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### Section 4-2 : Parabolas

5. Sketch the graph of the following parabola. The graph should contain the vertex, the \(y\)‑intercept, \(x\)-intercepts (if any) and at least one point on either side of the vertex.

\[f\left( x \right) = 2{x^2} - 12x + 26\]Show All Steps Hide All Steps

Start SolutionLet’s find the vertex first. In this case the equation is in the form \(f\left( x \right) = a{x^2} + bx + c\). And so we know the vertex is the point \(\left( { - \frac{b}{{2a}},f\left( { - \frac{b}{{2a}}} \right)} \right)\). The vertex is then,

\[\left( { - \frac{{ - 12}}{{2\left( 2 \right)}},f\left( { - \frac{{ - 12}}{{2\left( 2 \right)}}} \right)} \right) = \left( {3,f\left( 3 \right)} \right) = \left( {3,8} \right)\]Also note that \(a = 2 > 0\) for this parabola and so the parabola will open upwards.

Show Step 2The \(y\)-intercept is just the point \(\left( {0,f\left( 0 \right)} \right)\). A quick function evaluation gives us that \(f\left( 0 \right) = 26\) and so for our equation the \(y\)-intercept is \(\left( {0,26} \right)\).

Show Step 3For the \(x\)-intercepts we just need to solve the equation \(f\left( x \right) = 0\). So, let’s solve that for our equation.

\[2{x^2} - 12x + 26 = 0\,\,\,\,\, \to \,\,\,\,\,\,x = \frac{{12 \pm \sqrt {{{\left( { - 12} \right)}^2} - 4\left( 2 \right)\left( {26} \right)} }}{{2\left( 2 \right)}} = \frac{{12 \pm \sqrt { - 64} }}{4} = 3 \pm 2i\]So, in this case the solutions to this equation are complex numbers and so we know that this parabola will have no \(x\)-intercepts.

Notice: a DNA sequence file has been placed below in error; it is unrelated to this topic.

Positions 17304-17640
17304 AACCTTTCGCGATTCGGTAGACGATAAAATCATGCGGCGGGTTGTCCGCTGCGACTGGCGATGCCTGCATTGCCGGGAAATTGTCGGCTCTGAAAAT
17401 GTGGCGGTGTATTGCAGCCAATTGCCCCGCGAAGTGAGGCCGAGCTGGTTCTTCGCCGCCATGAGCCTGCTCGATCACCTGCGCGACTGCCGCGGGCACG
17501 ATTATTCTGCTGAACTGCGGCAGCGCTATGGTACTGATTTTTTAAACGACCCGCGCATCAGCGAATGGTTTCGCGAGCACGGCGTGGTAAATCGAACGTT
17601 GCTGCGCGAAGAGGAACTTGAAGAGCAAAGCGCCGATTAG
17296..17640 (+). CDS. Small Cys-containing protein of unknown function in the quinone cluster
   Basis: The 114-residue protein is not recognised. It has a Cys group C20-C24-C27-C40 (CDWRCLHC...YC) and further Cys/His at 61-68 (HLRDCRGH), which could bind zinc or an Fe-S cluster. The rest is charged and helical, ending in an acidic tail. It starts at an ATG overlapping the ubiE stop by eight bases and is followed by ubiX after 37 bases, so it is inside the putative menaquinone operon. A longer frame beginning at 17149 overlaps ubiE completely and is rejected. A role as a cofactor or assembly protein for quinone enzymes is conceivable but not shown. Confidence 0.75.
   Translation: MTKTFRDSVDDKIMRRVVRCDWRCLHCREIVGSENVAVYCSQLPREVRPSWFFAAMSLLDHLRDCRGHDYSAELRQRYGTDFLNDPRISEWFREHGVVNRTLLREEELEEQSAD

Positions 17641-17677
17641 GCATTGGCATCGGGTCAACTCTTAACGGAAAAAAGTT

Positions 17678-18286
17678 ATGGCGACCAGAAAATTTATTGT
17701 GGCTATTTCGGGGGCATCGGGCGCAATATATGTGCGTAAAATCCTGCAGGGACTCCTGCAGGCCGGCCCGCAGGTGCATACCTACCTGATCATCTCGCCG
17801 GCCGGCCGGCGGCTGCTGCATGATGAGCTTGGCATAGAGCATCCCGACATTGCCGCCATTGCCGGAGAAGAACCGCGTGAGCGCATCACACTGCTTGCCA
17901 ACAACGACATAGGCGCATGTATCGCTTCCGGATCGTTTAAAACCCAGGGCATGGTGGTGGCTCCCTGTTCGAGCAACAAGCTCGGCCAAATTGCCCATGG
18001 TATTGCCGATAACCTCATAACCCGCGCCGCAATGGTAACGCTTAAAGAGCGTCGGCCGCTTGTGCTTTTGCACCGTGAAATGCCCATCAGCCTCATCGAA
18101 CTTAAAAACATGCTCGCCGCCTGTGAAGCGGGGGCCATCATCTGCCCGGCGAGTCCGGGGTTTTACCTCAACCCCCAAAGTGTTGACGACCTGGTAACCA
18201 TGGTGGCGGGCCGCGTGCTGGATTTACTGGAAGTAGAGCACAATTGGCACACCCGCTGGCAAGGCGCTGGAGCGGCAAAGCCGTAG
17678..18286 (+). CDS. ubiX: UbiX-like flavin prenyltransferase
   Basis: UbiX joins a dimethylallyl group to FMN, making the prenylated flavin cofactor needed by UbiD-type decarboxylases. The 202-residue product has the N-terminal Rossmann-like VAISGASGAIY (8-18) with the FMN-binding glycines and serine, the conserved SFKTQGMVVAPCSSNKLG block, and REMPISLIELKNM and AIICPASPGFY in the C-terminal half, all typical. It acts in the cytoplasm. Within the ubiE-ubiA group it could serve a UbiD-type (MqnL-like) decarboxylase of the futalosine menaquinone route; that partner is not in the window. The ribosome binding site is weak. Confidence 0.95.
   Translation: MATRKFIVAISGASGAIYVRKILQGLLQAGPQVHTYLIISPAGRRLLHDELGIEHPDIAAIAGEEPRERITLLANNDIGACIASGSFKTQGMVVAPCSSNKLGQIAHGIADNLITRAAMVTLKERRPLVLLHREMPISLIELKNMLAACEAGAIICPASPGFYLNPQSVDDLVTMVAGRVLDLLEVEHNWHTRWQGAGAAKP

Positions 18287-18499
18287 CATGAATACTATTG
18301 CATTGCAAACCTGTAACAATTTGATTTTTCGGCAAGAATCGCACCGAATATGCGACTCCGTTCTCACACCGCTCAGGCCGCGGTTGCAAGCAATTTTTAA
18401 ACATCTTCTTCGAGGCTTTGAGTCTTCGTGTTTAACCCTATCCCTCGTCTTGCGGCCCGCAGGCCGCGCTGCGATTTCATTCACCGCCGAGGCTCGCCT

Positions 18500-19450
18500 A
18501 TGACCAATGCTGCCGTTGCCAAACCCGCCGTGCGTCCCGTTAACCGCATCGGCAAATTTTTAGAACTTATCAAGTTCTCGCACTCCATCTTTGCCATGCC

Note that we did not really need to solve the equation above to see that there would be no \(x\)-intercepts for this problem. An alternate method would be to do the following analysis.

From the first step we found that the vertex was \(\left( {3,8} \right)\), which is above the \(x\)-axis, and we also noted that the parabola opened upwards. So, the parabola starts above the \(x\)-axis and opens upwards and we know that once a parabola starts opening in a given direction it won’t turn around and start going in the opposite direction. Therefore, because there is no way for the parabola to go *down* to the \(x\)-axis, there is no way for there to be \(x\)‑intercepts for this problem.

In this case all we have are the vertex and the \(y\)-intercept (which is on the right side of the vertex). So, we’ll need a point that is on the left side of the vertex and we can find the point on the left side of the vertex that corresponds to the \(y\)-intercept for this point.

The \(y\)-intercept is a distance of 3 to the left of the vertex and so there will be a corresponding point at the same \(y\) value to the right and it will be a distance of 3 to the right of the vertex. Therefore, the point to the right of the vertex corresponding to the *y‑*intercept is \(\left( {6,26} \right)\).

Here is a sketch of the parabola including all the points we found above.